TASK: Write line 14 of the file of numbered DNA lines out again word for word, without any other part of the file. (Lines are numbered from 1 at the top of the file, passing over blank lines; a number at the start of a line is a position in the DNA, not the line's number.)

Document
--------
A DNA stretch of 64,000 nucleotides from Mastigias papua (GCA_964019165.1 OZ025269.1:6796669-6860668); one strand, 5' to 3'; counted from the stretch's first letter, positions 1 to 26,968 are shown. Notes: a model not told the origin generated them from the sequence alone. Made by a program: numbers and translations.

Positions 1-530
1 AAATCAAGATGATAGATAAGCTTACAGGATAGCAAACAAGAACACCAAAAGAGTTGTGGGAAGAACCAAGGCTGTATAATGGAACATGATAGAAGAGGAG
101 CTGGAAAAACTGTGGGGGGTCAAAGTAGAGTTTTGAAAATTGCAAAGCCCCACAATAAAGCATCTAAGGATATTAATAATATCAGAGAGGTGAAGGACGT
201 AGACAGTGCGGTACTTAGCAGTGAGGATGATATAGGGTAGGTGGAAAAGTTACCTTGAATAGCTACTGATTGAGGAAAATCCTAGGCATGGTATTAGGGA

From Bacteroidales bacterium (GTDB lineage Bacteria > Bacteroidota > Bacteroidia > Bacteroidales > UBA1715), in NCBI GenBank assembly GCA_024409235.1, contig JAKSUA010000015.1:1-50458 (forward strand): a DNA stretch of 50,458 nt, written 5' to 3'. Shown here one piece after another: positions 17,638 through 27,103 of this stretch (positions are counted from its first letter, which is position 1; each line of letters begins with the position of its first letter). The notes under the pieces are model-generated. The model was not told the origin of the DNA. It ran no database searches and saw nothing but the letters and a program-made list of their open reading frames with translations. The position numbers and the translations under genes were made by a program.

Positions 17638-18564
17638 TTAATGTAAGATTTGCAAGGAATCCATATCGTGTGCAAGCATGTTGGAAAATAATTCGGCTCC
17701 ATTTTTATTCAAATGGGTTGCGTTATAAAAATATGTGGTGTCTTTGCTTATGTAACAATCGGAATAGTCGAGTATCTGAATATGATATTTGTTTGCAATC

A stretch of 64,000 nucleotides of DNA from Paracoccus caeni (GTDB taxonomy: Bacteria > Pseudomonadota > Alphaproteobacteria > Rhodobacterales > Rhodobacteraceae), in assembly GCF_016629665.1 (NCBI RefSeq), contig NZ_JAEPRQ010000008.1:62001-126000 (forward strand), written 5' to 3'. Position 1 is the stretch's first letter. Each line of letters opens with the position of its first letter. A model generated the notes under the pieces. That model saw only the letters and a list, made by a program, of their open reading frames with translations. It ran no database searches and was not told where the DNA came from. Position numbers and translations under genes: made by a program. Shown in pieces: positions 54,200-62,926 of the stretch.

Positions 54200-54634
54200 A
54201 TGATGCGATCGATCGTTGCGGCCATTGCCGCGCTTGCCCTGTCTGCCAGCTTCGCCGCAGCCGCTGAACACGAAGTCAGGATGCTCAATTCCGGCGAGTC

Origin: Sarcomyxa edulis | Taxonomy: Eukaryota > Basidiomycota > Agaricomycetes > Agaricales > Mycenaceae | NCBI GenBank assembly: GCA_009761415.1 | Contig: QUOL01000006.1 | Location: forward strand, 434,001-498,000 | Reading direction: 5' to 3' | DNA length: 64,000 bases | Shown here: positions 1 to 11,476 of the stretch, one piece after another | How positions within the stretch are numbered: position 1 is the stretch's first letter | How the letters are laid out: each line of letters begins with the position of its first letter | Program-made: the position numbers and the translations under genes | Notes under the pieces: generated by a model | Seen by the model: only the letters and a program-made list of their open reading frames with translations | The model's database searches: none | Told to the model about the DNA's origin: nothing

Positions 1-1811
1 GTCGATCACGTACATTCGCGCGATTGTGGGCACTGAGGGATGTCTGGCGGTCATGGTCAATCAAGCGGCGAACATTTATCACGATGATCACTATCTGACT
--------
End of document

Origin: Sarcomyxa edulis | Taxonomy: Eukaryota > Basidiomycota > Agaricomycetes > Agaricales > Mycenaceae | NCBI GenBank assembly: GCA_009761415.1 | Contig: QUOL01000006.1 | Location: forward strand, 434,001-498,000 | Reading direction: 5' to 3' | DNA length: 64,000 bases | Shown here: positions 1 to 11,476 of the stretch, one piece after another | How positions within the stretch are numbered: position 1 is the stretch's first letter | How the letters are laid out: each line of letters begins with the position of its first letter | Program-made: the position numbers and the translations under genes | Notes under the pieces: generated by a model | Seen by the model: only the letters and a program-made list of their open reading frames with translations | The model's database searches: none | Told to the model about the DNA's origin: nothing